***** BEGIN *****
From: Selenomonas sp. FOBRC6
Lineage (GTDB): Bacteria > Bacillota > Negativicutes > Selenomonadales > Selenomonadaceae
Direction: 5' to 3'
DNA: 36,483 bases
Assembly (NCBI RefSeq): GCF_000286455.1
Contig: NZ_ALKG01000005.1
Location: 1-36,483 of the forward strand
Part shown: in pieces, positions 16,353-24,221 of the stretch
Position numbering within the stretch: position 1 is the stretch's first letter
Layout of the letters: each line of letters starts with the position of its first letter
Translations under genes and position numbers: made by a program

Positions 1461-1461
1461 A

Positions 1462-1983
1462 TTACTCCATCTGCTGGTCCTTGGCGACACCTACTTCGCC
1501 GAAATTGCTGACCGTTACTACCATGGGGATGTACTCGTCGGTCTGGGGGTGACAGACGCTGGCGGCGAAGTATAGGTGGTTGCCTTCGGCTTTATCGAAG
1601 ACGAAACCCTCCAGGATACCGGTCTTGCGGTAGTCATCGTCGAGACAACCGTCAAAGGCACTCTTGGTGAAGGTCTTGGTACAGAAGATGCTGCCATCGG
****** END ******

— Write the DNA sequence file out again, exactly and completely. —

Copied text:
From: Selenomonas sp. FOBRC6
Lineage (GTDB): Bacteria > Bacillota > Negativicutes > Selenomonadales > Selenomonadaceae
Direction: 5' to 3'
DNA: 36,483 bases
Assembly (NCBI RefSeq): GCF_000286455.1
Contig: NZ_ALKG01000005.1
Location: 1-36,483 of the forward strand
Part shown: in pieces, positions 16,353-24,221 of the stretch
Position numbering within the stretch: position 1 is the stretch's first letter
Layout of the letters: each line of letters starts with the position of its first letter
Translations under genes and position numbers: made by a program

Positions 1461-1461
1461 A

Positions 1462-1983
1462 TTACTCCATCTGCTGGTCCTTGGCGACACCTACTTCGCC
1501 GAAATTGCTGACCGTTACTACCATGGGGATGTACTCGTCGGTCTGGGGGTGACAGACGCTGGCGGCGAAGTATAGGTGGTTGCCTTCGGCTTTATCGAAG
1601 ACGAAACCCTCCAGGATACCGGTCTTGCGGTAGTCATCGTCGAGACAACCGTCAAAGGCACTCTTGGTGAAGGTCTTGGTACAGAAGATGCTGCCATCGG